Sustainable Coating Tech Meets OEM SpecificationsMon, 09/01/2014 - 16:32
“Our strong relationship with Volkswagen is one of the reasons Eisenmann decided to set up its Mexican base in Puebla,” says Luis Gerardo Barrales, Head of Sales of Eisenmann. A leader in plastics painting and coating applications, the company has also worked with Honda in Celaya on painting plastic parts for interiors. The company’s client list bears little relation to geography as Eisenmann is as comfortable working with Nissan, Toyota, Daimler, and BMW among others. Nevertheless, Eisenmann’s success stories and capacities have increased as it forayed outside Germany, given the technological specifications and requirements put forward by Asian OEMs alone.
At the moment, Barrales says his company is working to cover a growing demand for plastic components and wheels, areas in which Eisenmann has plenty of expertise. In fact, Eisenmann has a specific department in Germany that concentrates on the development of painting applications for aluminum wheels. The company is also working in powder coating applications. Barrales comments that in this segment, products can be distributed through Tier 1 companies or directly through body shops. For instance, the E-Scrub is a sustainable coating system, focused on automotive applications, that uses an electrostatic paint separation system implemented to reduce the amount of waste material. This results in savings by using less paint and producing less waste material to be stored and handled, by ensuring a very low percentage of remaining particles in the exhaust air. Similarly, the E-Cube technology can be used in any wet paint application, and is based on a filtration method that removes overspray from the air without the need for chemicals, water, or other additives. Barrales explains that instead of using expensive water treatment processes, Eisenmann developed a separator method of modules (cartridges) that remove paint particles for the overspray (air). Motorized shutters ensure that E-Cube modules can be individually removed and replaced during periods when the plant is not in use. Waste material goes into the cartridge, providing storage in little space. “This technology allows end customers to use painting materials in an efficient way, while reducing the amount of scrap with the cartridges. These have to be changed once per month, depending on usage,” says Barrales, adding that this technology reduces waste material from 20% to 10%. Every time Eisenmann develops a product, the company first eyes the local potential for each product in different markets. “It is likely that a product that is not suited for the European market might find a place in Asia, Brazil, or India. It does not make sense to build a product in Mexico and ship it to Germany because of costs and logistics, but perhaps the design could find a use in Germany,” explains Barrales. For instance, last year Eisenmann developed a skid conveyor system specifically tailored for the Mexican market. Barrales says Volkswagen requested this product and that it was designed, built, and installed by Eisenmann’s Mexican engineering department. “I see a lot of potential opportunities for this skid conveyor system. The idea is that, once we increase its installed base, we will share it with the rest of our subsidiaries. Our local developments can be used globally by the rest of the company and for other clients.” To ensure the company’s standards are complied with in its Mexican subsidiary, local engineers who work for Eisenmann have received training in Germany.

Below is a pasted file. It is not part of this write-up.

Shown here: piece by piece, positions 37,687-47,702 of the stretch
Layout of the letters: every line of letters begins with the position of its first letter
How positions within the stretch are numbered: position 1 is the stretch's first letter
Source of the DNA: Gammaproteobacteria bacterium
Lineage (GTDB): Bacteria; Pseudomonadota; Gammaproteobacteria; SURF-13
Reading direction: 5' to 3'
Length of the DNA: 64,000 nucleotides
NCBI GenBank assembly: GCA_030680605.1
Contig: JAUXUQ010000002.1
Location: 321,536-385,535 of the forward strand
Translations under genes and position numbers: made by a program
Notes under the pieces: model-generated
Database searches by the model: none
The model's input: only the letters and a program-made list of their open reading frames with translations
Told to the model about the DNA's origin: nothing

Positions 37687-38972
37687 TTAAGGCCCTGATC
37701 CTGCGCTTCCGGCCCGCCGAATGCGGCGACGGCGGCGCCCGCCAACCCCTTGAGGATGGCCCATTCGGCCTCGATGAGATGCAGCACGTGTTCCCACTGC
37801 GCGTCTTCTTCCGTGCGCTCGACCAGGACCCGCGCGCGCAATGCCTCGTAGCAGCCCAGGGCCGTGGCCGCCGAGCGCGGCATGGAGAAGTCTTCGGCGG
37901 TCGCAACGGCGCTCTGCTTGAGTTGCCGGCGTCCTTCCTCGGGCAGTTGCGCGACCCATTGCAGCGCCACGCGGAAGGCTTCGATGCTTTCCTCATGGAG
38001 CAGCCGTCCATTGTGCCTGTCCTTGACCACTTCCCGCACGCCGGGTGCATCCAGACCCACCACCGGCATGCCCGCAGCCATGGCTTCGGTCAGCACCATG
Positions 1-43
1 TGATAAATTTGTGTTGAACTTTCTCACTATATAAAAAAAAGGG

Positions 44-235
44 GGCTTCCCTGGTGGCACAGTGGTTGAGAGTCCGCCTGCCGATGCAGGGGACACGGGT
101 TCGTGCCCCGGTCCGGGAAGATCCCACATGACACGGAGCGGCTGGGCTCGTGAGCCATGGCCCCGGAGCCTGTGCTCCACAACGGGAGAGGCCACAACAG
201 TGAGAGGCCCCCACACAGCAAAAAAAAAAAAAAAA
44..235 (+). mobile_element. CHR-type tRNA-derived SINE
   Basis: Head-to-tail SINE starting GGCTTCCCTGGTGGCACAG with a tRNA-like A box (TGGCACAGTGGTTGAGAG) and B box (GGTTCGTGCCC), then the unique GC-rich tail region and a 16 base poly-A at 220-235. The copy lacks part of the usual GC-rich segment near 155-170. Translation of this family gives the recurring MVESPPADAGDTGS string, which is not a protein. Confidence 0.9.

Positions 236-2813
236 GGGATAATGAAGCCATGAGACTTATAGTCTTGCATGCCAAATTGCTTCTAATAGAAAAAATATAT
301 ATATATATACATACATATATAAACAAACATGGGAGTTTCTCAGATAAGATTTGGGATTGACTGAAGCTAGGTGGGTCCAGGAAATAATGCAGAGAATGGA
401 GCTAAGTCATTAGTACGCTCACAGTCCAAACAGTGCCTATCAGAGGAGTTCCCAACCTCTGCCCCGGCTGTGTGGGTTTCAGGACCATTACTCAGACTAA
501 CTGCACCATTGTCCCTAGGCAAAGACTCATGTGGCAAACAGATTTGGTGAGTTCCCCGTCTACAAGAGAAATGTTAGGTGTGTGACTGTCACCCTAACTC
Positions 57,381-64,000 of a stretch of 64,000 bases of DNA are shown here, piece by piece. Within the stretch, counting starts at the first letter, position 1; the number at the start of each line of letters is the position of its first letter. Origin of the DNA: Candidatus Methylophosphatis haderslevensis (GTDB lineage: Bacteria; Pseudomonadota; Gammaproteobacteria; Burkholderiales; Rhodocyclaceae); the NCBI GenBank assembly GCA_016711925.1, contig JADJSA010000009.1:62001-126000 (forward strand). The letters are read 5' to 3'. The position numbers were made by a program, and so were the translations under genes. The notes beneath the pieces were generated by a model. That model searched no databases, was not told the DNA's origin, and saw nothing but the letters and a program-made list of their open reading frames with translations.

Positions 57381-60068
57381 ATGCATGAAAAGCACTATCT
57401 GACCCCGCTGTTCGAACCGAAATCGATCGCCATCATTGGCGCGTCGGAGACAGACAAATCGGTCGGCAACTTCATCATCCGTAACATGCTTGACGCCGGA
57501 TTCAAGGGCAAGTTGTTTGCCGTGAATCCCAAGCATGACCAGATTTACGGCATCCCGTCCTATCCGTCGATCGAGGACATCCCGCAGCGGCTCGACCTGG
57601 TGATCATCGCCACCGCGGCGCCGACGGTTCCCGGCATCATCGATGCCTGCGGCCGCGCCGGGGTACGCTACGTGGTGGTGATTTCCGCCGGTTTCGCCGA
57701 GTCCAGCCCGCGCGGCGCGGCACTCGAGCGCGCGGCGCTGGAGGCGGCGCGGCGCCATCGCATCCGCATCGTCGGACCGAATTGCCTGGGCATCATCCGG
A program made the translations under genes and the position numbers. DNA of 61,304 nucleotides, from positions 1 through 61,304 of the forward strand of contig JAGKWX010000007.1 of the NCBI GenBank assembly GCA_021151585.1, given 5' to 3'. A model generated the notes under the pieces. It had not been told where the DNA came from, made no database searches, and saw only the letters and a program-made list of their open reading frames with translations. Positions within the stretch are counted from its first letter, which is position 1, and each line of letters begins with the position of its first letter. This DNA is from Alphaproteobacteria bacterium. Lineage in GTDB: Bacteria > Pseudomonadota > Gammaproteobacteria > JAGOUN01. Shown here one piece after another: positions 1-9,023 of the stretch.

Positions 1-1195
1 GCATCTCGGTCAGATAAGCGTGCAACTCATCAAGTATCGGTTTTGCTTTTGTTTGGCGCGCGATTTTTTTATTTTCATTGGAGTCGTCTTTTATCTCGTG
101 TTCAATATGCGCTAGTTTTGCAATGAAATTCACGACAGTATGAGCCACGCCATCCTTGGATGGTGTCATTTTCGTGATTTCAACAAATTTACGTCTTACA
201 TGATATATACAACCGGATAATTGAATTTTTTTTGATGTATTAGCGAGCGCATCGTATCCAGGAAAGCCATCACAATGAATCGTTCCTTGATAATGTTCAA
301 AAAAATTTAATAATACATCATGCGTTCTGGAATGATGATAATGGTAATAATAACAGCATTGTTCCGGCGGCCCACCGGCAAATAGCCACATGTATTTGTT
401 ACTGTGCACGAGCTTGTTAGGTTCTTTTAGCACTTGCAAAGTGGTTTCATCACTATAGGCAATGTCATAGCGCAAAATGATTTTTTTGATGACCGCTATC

Eisenmann’s commitment to the environment goes beyond its coating technology, according to Barrales. The company recently entered the markets of eco-applications and environmental technologies. “Sustainability has become really important, particularly for larger companies. We see a lot of opportunities not just on the automotive side, but also in the food and beverage, pharmaceutical, and chemical industries.” In addition to increasing its presence in the paint and body shop lines, Eisenmann is also aiming at expanding its portfolio in environmental technology, such as water treatment and air purification systems that can be integrated as part of its paint lines. In cases where a customer is looking for certain environmental advantages, Eisenmann can fit its technology to the customer’s requirements. Furthermore, Barrales claims most of his company’s applications fit well in the automotive industry. “In the case of Volkswagen’s Think Blue strategy which seeks to reduce CO2 emissions, we work with the OEM to make sure that our systems provide efficient solutions for reducing polluting emissions. Eisenmann is willing to develop new things with our customers if needed, although most of our technology fits their needs well already.”
Eisenmann’s strategy for Mexico is to develop a supplier base consisting of third-party organizations. The purpose is to reduce costs while maintaining the company’s international quality levels, helping it to increase its installed base in Mexico, as well as increase its presence in Central America. For example, Eisenmann has two suppliers in Puebla that develop products with quality standards similar to those of German-based suppliers at very attractive prices. “We avoid paying additional costs in taxes, fees, and transportation by having good suppliers in Mexico,” tells Barrales.